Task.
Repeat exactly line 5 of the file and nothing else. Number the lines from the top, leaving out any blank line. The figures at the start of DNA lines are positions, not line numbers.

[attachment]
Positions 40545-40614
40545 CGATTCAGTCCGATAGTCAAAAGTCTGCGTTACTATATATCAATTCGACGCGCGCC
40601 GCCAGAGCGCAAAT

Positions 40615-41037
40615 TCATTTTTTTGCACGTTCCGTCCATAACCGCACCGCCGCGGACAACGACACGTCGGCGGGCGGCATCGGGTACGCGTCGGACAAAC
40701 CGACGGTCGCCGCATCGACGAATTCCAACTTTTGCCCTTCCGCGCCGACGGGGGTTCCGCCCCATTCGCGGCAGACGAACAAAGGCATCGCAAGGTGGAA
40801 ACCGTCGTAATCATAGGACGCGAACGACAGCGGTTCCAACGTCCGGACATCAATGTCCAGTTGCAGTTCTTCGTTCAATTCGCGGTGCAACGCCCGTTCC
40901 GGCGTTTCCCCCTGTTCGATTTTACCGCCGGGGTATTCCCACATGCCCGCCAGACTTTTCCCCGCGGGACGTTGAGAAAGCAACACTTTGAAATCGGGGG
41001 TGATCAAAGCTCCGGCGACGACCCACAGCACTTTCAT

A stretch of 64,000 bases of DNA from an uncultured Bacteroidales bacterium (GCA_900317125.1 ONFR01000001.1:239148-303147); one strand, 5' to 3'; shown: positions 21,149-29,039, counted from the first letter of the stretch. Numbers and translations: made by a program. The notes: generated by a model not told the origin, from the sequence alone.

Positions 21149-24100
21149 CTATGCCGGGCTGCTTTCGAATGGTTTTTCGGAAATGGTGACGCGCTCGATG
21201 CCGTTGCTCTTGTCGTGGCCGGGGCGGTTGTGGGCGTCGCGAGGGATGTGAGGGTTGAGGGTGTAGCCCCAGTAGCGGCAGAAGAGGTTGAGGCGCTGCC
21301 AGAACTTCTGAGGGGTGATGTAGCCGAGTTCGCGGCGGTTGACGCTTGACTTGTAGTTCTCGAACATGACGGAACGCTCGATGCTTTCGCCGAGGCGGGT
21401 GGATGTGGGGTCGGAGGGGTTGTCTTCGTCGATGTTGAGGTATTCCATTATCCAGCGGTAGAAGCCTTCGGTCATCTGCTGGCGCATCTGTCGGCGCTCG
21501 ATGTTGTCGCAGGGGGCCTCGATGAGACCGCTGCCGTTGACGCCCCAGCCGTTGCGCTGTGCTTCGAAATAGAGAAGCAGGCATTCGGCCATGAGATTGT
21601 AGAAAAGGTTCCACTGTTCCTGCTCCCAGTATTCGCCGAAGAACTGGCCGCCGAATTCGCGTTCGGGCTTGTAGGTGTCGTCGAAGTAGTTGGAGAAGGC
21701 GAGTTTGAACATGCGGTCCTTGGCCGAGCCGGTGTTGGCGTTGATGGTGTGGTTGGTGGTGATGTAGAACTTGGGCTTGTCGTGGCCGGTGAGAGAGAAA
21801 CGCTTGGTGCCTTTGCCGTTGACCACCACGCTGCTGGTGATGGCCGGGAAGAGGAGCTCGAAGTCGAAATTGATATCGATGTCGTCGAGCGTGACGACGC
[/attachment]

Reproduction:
40615 TCATTTTTTTGCACGTTCCGTCCATAACCGCACCGCCGCGGACAACGACACGTCGGCGGGCGGCATCGGGTACGCGTCGGACAAAC